And I want to make it clear that am unashamedly in favour of the continued importance of a specialist regulator overseeing fertility treatment and embryo research. For me, there is nothing comparable to the work that is done in HFEA on licensed treatments, research and storage centres, and for that reason alone – creation of life – I want to ensure that our regulatory oversight remains relevant for the next 30 years We also need to remember that although the law has enabled fertility treatment and research to develop over the last 30 years, it is not without opposition from some parts of society. The HFEA takes seriously our role to provide reassurance about the regulation of fertility treatment and research to ensure public confidence in this is maintained. Moreover, that trust helps create the conditions which allows innovation to take place.

Act is out of date

But as the Chair of the HFEA my dilemma is this: given the extraordinary medical advances and changes in social attitudes to fertility treatment over the last 30 years, how is it possible to regulate effectively with a law that is largely 30 years old? The Human Fertilisation and Embryology Act was passed in 1990 and although the Act was amended in 2008, it left the basic regulatory scheme untouched. These Acts were revolutionary for their time – but time has moved on!

The detail of the Act makes for fascinating reading but I cannot see any words in it relating to patients, patient safety, or even outcomes of treatment. To me, the role of the regulator must be to keep all those three things at the front of our work.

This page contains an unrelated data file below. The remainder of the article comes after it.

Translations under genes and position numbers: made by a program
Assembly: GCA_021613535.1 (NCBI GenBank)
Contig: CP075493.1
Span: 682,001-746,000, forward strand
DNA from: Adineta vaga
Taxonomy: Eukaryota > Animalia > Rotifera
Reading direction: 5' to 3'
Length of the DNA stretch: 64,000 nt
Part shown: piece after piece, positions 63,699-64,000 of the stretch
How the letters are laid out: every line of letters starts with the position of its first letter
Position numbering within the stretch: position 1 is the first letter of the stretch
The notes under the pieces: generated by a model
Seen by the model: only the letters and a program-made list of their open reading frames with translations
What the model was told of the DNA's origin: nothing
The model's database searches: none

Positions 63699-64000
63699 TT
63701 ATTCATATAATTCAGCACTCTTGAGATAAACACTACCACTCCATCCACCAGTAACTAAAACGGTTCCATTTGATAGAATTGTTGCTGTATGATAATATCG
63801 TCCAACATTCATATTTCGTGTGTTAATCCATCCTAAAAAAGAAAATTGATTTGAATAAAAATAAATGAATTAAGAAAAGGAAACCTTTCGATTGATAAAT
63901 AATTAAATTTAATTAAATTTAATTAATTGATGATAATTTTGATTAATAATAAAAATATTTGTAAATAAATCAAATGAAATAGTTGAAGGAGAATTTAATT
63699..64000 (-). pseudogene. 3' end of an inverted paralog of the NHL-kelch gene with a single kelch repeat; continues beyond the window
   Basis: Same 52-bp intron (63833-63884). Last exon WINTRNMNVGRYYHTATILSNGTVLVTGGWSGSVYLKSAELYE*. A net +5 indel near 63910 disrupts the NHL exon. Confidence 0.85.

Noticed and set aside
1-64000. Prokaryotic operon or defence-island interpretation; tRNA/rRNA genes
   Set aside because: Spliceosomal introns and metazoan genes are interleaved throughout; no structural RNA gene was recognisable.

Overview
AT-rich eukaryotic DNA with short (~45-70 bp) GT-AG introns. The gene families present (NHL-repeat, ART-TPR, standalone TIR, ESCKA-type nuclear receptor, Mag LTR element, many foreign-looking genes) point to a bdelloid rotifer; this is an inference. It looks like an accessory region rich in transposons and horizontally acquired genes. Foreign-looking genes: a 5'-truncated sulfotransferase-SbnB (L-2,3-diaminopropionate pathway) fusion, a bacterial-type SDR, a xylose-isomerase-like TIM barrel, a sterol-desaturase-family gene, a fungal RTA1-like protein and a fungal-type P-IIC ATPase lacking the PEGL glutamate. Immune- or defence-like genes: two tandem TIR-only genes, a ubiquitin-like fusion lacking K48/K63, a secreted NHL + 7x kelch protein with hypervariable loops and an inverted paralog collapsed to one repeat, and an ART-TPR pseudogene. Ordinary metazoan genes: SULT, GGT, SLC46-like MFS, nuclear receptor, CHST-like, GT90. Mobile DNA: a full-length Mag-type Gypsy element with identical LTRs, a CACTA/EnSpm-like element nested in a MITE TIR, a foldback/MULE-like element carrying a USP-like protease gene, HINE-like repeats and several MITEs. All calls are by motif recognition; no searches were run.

To say that we desire change is not to say that we can’t regulate effectively with the tools we have currently at our disposal. But we need constantly to be looking ahead and always look to improve where we can.

Use the current model well

Today:

  • Our inspection regime provides patients with the assurance that clinics meet high essential standards of care and many of you will have seen how we have adapted that regime during the pandemic. The feedback we have received so far about our new hybrid inspection model suggests that this is a welcome development for both clinics and indeed our inspection team. We will not be returning to the old inspection model post Covid.
  • Our Code of Practice provides clinics with guidance that if followed will ensure good practice.
  • Our website and Choose a Fertility Clinic tool provide patients with clear, impartial information about the performance of licensed clinics and the treatments on offer and our new Patient Forum, I’m delighted to say, will also give a direct voice to patients’ concerns.